Leave it to me

Why are we throwing away perfectly good stuff?

Crawdad Nelson is a language and organic-matter worker in Sacramento.

Sacramento may be the City of Trees, but it is also the city of shrubbery and lawns. Aesthetically pleasing as all this growth is, the not-so-secret byproduct of all the blossoms and manicured grass is heaps and piles of what seems not only to be a waste product, but, by the end of a sunny spring weekend, a positive hazard to navigation, not to mention parking.

Piles of grass, leaves, spoiled camellia blossoms and storm-damaged fruit grow and spread like a silent army of occupation.

When I drive, walk or ride a bike, I’m always inspecting the leaf piles for quality and style. In certain areas, each pile is topped with a tightly wrapped blue baggy full of doggie dough which some thoughtful person has seized, steaming, from a dog whose thoughts I can only wonder at. Piles in other areas nearly always contain exactly the desired ratio of clean grass clippings, which are essential to the composting process. In tough neighborhoods, there are rocks and broken glass in the piles, and I wouldn’t touch them with a 10-foot lawn rake.

Starting with what lands in my own yard, however, I make a serious effort to collect and use as much of this deciduous bounty as possible, for the simple reason that, with composting, it’s just about the best soil additive I can get, next to aged manure, and it costs nothing.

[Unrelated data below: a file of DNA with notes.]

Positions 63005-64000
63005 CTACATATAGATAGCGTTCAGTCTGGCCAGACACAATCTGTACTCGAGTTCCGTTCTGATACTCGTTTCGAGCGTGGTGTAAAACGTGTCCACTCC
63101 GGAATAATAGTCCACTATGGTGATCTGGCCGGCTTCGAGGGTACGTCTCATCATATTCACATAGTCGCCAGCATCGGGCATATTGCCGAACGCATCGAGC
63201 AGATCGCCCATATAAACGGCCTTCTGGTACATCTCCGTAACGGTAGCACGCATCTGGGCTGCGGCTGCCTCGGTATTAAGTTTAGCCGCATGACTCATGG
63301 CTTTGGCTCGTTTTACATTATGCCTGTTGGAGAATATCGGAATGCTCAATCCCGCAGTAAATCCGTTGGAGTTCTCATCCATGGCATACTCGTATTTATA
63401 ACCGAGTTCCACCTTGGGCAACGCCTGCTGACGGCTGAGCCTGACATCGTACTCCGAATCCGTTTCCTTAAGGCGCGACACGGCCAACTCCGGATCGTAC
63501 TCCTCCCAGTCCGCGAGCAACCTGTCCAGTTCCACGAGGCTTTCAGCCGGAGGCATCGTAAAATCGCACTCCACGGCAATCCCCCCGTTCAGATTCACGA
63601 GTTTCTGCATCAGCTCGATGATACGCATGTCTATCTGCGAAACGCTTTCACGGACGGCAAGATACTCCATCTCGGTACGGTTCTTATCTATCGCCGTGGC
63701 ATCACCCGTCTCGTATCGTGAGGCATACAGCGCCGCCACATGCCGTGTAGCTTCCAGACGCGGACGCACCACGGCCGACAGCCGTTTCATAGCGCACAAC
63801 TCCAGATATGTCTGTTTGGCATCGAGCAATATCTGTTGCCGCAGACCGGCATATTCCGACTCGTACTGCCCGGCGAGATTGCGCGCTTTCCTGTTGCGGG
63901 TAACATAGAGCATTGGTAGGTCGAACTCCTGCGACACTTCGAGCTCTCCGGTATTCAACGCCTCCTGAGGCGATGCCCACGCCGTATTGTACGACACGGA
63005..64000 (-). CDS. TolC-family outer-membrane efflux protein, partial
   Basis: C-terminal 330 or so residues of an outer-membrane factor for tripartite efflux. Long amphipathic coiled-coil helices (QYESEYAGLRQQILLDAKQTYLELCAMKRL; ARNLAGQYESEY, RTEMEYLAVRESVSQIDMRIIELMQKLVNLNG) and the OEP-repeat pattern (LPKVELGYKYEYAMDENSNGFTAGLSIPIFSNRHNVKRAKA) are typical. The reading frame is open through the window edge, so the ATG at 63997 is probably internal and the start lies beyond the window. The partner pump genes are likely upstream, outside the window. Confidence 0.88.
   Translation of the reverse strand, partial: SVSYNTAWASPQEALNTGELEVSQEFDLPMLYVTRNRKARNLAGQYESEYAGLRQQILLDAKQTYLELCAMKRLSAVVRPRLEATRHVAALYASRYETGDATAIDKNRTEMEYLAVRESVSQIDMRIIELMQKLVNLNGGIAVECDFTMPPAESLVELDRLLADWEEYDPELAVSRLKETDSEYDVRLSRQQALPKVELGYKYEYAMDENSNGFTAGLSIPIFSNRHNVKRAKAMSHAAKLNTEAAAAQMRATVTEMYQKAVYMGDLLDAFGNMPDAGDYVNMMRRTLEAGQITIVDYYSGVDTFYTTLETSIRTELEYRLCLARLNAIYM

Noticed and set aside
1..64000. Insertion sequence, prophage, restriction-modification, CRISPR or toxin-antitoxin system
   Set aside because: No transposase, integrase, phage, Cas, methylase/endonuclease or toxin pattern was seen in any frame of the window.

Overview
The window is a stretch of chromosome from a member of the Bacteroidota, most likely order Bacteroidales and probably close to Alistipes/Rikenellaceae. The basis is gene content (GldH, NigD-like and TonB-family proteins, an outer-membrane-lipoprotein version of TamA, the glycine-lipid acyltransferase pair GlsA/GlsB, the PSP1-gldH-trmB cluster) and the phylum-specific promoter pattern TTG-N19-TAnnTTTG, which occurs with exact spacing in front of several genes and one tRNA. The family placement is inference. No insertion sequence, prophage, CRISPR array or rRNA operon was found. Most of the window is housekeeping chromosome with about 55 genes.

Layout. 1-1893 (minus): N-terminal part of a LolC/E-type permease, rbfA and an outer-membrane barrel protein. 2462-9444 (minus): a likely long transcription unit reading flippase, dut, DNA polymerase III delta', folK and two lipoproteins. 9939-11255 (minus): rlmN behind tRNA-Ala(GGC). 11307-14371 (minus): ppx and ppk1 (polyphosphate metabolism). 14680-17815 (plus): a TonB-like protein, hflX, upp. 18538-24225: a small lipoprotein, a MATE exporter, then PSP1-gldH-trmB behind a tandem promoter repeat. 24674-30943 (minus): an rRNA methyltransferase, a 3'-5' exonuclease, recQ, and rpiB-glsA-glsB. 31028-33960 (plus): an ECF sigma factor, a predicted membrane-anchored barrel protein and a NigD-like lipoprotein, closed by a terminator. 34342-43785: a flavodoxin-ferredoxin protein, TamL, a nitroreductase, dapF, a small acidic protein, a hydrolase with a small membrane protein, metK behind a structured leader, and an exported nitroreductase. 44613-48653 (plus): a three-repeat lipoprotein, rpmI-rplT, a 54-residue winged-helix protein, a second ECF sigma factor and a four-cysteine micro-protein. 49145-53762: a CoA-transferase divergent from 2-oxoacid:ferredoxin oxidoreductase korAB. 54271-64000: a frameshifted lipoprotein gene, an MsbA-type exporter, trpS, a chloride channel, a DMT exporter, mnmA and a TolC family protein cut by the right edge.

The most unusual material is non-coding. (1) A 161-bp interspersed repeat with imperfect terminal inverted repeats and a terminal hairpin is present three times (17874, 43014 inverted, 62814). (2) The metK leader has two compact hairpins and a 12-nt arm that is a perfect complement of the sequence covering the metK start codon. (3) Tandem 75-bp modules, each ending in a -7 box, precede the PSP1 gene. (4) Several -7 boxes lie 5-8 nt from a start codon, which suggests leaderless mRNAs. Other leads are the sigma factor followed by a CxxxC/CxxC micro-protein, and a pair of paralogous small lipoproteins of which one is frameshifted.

The only people who have ever spoken to me while I gathered leaves were a professional lawn worker, who wondered if I might want what he was producing that day; and some young immigrants on First Avenue who haven’t yet internalized local cultural norms—and they didn’t actually speak, just made friendly gestures.

Anyone touching what has been designated waste and left in the gutter is just as invisible as the leaves themselves. Similarly, we don’t mind having people root though the blue barrels for recyclables, because they obviously need the money and it’s just trash. But recognizing or acknowledging them requires recognizing or acknowledging that trash pickers are part of our luxurious lifestyle, just as shopping at Walmart promotes exploitation of workers.

In other words, it only becomes socially acceptable to pick up organic matter lying in the street after it has passed through the digestive system of a nice middle-class dog. This behavior could date to the Dark Ages, when gutters ran with slime and good people simply lived elsewhere, as a fundamental defense against contagion. But from my point of view it’s just wasteful, and it’s beyond ironic that the people who pay to have leaves removed will pay for compost and fertilizer to replace the organic matter they represent.

To contemplate the fate of all the sad, silent piles of elm leaves, pruned roses, rotted lemons and chopped wild onions I can’t get to leads to exactly the kind of sobering realization I’d just as soon not have: How often do we have to be taught that just throwing perfectly good stuff away is wrong?